The responses have been very interesting. I thought that there was a lot more optimism honestly, because the full-collapse-believers would be the more vocal minority. It seems like most believe there will be utter collapse, but humanity will recover. Now I'm curious how well people think we'll recover... too late for that I guess.
Personally, I believe peak oil is the hardest issue we'll face next to climate change. I'm not sure when we'll see it, but I think governments will know it's coming and react accordingly to make it a gradual process. Maybe that's going on right now with the crazy prices. I can't say.
I'm more along the lines of 50/50 collapse.
My reason being, there is one technology we'd need to overcome the worst of peak oil... battery energy density. If we can match oil's energy density with that of a new battery, and if we could convince the world to move into molten-salt thorium reactors (or whatever safest nuclear power we could use at this time), then we could start manufacturing machinery that will use those instead and not be dependent on oil. Tons of work, and a lot of risk if we wanted to move fast and build more nuclear reactors. If we could couple that with better nuclear waste recycling or a safer form of nuclear power, we'd be doing great.
That's a long shot, but I think we have a lot of great minds and if we all focused on this one problem, we may get over it. Countries that might not be able to afford this transition might suffer the worst, and probably would suffer famine and power outages, and eventually chaos. Other countries might gear up and be able to defend any resulting chaos, but it'd be a hard time until the dust settled.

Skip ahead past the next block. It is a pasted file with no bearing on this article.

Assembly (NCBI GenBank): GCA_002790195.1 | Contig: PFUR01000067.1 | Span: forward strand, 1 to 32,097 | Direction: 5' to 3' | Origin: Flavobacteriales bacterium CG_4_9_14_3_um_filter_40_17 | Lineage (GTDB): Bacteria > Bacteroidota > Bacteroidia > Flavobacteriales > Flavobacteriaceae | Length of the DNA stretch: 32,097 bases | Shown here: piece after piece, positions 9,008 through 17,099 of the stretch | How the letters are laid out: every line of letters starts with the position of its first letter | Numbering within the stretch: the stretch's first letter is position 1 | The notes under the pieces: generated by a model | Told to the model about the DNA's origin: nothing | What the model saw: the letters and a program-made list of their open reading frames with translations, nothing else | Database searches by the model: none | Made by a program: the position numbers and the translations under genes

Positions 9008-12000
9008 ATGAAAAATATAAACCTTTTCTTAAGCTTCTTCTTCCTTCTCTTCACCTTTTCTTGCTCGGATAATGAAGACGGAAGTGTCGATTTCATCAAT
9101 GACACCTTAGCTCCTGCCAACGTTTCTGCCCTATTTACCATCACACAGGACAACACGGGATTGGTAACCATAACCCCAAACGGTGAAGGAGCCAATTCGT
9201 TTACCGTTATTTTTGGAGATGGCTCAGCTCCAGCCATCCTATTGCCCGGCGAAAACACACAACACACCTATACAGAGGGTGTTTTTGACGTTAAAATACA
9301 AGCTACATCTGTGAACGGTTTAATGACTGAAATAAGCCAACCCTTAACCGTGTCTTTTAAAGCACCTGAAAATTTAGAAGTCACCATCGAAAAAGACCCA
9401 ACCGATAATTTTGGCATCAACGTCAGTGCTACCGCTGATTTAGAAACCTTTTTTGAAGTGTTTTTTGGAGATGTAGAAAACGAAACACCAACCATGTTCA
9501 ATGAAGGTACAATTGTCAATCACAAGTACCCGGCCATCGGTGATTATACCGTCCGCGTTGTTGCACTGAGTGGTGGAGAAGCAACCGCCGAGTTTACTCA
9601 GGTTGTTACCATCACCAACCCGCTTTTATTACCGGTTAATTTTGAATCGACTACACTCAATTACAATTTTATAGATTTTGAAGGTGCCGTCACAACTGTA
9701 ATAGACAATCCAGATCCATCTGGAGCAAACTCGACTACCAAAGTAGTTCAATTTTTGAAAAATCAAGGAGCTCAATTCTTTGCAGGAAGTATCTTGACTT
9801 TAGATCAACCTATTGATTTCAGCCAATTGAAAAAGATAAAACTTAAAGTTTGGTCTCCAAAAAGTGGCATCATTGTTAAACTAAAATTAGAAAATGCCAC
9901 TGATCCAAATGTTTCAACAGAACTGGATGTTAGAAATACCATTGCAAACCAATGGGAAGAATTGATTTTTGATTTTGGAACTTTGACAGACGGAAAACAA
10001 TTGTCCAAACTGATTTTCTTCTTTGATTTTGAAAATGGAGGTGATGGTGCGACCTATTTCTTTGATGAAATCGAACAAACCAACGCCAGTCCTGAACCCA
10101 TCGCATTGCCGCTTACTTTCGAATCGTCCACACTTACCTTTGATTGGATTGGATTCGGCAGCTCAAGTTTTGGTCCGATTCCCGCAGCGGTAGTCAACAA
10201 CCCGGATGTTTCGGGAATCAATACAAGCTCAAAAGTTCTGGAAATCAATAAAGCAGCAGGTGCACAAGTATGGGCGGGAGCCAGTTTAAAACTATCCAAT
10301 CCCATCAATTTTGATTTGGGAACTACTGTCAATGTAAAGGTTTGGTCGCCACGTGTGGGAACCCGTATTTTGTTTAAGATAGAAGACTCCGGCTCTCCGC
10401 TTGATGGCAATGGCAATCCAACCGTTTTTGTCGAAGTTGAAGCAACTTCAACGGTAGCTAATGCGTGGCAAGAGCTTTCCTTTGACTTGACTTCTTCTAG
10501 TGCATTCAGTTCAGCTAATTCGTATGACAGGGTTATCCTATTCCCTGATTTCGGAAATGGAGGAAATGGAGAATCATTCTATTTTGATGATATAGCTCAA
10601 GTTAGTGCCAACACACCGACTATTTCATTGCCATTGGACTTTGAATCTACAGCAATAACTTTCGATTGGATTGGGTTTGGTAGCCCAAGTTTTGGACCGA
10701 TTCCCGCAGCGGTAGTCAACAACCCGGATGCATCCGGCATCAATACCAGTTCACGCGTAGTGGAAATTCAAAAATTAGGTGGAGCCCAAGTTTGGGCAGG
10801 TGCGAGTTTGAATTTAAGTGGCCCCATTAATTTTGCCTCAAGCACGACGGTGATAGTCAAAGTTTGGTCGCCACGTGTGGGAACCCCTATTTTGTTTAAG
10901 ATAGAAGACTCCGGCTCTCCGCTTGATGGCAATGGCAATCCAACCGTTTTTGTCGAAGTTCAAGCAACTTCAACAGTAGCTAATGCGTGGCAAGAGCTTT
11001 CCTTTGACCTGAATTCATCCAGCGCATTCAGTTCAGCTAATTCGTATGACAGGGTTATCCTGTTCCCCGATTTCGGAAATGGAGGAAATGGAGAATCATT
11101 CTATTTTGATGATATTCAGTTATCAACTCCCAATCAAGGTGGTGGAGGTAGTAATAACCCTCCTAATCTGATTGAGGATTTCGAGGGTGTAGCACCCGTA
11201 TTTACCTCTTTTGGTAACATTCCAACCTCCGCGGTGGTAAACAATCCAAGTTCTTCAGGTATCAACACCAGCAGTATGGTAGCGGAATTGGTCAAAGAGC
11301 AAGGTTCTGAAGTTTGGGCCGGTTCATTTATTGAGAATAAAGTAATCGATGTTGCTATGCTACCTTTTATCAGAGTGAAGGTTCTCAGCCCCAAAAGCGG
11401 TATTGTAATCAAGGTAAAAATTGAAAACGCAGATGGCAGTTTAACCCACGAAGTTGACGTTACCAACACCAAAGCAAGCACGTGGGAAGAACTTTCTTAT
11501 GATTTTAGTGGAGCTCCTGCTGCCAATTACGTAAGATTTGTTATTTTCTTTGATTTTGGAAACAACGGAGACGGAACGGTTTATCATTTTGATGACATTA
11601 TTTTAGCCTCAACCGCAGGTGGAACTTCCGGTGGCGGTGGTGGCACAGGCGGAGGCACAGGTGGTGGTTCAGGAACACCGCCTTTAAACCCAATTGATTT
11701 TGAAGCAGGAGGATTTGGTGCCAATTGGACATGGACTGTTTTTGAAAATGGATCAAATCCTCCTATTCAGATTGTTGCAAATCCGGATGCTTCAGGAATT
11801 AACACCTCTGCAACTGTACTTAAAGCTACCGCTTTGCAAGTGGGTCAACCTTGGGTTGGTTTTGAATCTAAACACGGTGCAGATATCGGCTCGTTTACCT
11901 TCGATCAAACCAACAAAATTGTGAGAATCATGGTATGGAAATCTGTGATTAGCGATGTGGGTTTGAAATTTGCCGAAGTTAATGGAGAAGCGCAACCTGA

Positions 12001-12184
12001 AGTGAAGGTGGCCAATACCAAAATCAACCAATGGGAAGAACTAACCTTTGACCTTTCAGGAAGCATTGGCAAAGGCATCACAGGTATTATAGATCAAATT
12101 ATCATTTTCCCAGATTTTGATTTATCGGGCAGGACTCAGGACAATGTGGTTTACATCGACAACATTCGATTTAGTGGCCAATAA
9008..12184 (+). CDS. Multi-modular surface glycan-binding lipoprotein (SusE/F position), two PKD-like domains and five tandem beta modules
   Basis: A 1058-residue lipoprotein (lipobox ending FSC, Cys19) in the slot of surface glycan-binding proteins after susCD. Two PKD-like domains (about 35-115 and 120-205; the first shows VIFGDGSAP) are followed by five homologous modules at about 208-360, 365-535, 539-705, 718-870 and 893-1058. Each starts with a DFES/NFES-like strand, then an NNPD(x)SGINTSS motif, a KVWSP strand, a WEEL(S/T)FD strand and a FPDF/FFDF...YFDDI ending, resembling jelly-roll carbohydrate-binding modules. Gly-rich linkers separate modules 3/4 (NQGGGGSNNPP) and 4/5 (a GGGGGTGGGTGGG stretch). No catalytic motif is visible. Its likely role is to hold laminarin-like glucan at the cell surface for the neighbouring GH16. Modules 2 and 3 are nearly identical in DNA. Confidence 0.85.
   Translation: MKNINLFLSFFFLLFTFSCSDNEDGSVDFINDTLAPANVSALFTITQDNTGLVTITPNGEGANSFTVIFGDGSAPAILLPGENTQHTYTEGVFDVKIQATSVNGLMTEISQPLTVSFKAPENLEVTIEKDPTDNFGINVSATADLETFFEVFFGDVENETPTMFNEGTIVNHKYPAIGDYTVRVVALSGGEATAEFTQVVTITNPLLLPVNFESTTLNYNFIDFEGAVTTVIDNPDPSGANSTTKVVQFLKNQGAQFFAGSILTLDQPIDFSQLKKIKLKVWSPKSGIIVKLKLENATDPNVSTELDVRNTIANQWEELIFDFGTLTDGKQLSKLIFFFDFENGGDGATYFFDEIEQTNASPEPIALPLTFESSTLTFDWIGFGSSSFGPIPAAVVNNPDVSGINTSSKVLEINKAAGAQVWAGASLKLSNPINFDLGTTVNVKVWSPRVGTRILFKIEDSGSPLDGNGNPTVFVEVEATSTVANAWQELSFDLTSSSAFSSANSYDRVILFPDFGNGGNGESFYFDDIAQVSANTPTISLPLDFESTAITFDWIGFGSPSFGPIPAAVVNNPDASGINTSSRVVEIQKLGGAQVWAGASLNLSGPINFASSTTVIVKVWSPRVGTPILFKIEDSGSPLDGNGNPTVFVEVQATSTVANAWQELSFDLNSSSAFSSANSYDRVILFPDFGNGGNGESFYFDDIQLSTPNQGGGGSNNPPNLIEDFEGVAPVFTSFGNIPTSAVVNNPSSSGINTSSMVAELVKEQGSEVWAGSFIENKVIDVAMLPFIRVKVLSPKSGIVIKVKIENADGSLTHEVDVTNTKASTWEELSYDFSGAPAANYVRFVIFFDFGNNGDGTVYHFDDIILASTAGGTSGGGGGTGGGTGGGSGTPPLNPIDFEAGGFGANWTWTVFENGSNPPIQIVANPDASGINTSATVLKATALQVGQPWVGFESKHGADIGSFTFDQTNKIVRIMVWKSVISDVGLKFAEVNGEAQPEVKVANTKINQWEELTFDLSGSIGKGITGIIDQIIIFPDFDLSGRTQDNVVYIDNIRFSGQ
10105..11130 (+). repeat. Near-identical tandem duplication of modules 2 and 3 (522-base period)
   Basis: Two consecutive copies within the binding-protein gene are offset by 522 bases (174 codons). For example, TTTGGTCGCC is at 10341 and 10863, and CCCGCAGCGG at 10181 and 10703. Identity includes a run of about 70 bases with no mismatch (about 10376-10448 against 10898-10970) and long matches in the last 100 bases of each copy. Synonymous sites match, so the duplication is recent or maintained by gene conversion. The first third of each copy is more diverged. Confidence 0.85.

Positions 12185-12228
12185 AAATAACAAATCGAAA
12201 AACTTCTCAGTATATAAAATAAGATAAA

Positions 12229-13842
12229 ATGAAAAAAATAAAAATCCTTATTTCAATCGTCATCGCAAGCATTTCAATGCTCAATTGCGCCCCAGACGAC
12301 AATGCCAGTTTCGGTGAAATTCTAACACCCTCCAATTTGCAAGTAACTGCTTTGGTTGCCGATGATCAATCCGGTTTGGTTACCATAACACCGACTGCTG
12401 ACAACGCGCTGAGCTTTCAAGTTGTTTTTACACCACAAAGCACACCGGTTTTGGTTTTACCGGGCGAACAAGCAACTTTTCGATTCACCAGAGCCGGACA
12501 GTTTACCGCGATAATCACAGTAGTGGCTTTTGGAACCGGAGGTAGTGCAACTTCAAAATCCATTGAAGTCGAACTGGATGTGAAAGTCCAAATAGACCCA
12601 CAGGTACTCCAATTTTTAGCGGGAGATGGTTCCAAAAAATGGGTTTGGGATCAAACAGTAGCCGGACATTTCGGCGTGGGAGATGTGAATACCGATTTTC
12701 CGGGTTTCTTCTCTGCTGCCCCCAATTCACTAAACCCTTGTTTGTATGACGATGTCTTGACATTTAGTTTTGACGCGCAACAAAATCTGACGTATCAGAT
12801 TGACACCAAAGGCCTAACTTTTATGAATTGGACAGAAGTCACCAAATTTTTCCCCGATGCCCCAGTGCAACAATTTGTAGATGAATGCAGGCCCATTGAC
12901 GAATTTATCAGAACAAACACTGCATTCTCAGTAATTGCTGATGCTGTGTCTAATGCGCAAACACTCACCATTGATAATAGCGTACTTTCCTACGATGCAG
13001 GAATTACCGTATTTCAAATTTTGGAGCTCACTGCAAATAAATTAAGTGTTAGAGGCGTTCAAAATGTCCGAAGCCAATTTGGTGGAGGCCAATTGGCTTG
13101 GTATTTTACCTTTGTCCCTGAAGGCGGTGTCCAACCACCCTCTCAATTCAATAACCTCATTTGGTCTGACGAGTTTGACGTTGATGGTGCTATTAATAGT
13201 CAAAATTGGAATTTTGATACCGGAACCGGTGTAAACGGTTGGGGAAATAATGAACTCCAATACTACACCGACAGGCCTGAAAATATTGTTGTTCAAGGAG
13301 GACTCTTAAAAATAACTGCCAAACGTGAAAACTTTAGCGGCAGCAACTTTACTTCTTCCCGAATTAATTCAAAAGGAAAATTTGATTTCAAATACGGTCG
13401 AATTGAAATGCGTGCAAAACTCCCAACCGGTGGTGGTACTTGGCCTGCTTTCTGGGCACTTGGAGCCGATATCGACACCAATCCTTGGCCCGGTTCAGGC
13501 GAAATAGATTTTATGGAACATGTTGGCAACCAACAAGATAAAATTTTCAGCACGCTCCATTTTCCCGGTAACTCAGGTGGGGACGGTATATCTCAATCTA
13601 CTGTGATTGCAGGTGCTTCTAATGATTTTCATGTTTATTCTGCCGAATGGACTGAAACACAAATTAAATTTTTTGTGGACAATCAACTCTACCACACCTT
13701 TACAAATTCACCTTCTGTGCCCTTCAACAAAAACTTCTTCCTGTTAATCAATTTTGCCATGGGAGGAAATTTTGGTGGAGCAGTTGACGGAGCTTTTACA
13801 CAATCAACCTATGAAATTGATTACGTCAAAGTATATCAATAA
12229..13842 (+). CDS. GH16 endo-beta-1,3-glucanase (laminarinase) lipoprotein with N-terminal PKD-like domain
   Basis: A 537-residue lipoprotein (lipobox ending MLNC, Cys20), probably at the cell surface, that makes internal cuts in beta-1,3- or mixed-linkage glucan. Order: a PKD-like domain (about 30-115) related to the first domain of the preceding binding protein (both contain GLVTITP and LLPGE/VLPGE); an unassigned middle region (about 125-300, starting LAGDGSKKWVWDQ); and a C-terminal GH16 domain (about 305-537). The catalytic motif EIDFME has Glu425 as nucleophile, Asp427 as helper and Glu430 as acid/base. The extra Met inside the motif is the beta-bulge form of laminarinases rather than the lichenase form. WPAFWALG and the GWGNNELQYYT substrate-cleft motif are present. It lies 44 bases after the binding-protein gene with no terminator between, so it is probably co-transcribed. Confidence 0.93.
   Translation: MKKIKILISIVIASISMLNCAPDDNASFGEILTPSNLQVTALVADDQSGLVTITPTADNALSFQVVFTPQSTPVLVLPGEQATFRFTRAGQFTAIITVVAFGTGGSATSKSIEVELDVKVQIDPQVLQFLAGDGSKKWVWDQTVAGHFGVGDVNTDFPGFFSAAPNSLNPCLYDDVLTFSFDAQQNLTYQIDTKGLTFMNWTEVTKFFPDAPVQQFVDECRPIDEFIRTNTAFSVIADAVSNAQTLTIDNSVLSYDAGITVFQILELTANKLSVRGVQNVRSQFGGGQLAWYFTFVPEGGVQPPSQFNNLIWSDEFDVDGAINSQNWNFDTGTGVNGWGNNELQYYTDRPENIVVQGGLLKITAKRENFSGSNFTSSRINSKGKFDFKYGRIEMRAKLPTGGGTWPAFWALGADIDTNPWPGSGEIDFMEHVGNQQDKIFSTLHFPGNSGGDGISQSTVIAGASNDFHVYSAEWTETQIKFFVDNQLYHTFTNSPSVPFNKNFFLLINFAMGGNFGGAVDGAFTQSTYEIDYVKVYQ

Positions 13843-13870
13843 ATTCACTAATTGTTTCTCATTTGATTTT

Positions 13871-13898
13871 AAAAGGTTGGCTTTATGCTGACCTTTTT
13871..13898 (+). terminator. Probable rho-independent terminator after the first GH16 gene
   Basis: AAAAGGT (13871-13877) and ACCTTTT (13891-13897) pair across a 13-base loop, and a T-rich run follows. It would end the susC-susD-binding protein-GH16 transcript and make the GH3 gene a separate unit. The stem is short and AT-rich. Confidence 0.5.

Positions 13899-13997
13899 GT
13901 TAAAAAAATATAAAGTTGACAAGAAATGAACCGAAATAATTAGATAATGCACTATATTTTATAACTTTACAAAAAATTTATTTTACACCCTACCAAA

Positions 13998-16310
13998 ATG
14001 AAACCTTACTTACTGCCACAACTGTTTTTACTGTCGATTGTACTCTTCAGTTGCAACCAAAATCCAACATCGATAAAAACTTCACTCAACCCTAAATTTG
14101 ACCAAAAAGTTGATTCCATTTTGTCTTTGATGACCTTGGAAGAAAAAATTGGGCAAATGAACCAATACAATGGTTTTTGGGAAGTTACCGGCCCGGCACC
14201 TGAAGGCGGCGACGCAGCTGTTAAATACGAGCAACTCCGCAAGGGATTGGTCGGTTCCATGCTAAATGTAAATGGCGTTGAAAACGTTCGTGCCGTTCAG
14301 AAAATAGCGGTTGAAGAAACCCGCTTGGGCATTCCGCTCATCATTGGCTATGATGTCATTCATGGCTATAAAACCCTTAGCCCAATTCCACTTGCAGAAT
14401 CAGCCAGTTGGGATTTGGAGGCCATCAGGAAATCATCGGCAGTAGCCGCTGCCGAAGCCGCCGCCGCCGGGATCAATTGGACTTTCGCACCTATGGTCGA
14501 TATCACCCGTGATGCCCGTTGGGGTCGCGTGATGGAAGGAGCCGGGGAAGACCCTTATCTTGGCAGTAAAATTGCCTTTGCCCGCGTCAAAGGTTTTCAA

The other issue, climate change, is much harder to deal with, but there might have to be a lot of lifestyle changes, maybe even rely on factory food that we can always manufacture even in a destroyed ecosystem. I believe it's possible if we can get around the peak oil issue. Though without energy, we're screwed in all ways. At a macro-scale, we need energy production and need the ability to use it in all our equipment that provides us with food and goods, and without mass-scale energy production we simply can't sustain our population. With new technology, we might be able to.
So, I think it's 50/50, maybe worse. We either develop this new technology in the gradual time of collapse and transition into it before there's no hope, or we don't, and public ignorance fights all possible laws that might be needed to keep the peace and keep us alive, and allow us to build new reactors. If climate change utterly destroys us, the best hope we have is underground cities. 99% would probably die in that event, but humanity might still have hope underground, with strange methods of subsistence.
I'm crossing my fingers, but I'm pretty scared to see the state of the world when I'm an old man.